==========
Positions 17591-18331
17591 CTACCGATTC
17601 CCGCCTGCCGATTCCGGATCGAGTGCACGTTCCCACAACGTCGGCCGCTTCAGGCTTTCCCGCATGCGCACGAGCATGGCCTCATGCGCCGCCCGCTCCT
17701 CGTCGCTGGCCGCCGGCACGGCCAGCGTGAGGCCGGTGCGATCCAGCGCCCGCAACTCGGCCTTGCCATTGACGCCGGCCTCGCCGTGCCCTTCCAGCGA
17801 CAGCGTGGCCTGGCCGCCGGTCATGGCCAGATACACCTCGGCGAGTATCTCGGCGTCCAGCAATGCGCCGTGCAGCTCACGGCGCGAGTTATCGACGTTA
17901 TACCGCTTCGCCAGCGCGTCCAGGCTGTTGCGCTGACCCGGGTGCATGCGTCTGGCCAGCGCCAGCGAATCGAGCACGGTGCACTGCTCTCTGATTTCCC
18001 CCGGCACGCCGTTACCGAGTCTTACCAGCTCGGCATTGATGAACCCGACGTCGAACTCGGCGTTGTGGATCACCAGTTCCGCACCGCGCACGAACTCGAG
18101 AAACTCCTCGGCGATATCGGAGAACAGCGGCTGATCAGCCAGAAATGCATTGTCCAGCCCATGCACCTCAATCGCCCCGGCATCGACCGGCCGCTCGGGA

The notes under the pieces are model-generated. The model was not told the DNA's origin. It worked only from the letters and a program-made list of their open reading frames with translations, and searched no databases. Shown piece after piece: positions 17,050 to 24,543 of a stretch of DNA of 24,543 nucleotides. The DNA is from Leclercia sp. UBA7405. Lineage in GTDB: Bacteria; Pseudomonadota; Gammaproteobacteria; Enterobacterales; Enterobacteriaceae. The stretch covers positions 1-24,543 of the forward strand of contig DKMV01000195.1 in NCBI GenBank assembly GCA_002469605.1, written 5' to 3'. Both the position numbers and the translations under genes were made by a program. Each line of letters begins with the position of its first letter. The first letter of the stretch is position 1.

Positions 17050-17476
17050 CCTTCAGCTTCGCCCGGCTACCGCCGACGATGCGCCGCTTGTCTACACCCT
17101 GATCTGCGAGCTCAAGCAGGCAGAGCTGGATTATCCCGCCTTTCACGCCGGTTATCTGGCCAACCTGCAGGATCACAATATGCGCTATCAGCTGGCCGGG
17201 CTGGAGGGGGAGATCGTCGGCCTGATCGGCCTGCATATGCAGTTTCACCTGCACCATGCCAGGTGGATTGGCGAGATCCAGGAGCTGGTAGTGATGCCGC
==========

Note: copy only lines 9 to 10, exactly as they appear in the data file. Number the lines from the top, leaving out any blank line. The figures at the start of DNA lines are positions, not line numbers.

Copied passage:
The notes under the pieces are model-generated. The model was not told the DNA's origin. It worked only from the letters and a program-made list of their open reading frames with translations, and searched no databases. Shown piece after piece: positions 17,050 to 24,543 of a stretch of DNA of 24,543 nucleotides. The DNA is from Leclercia sp. UBA7405. Lineage in GTDB: Bacteria; Pseudomonadota; Gammaproteobacteria; Enterobacterales; Enterobacteriaceae. The stretch covers positions 1-24,543 of the forward strand of contig DKMV01000195.1 in NCBI GenBank assembly GCA_002469605.1, written 5' to 3'. Both the position numbers and the translations under genes were made by a program. Each line of letters begins with the position of its first letter. The first letter of the stretch is position 1.

Positions 17050-17476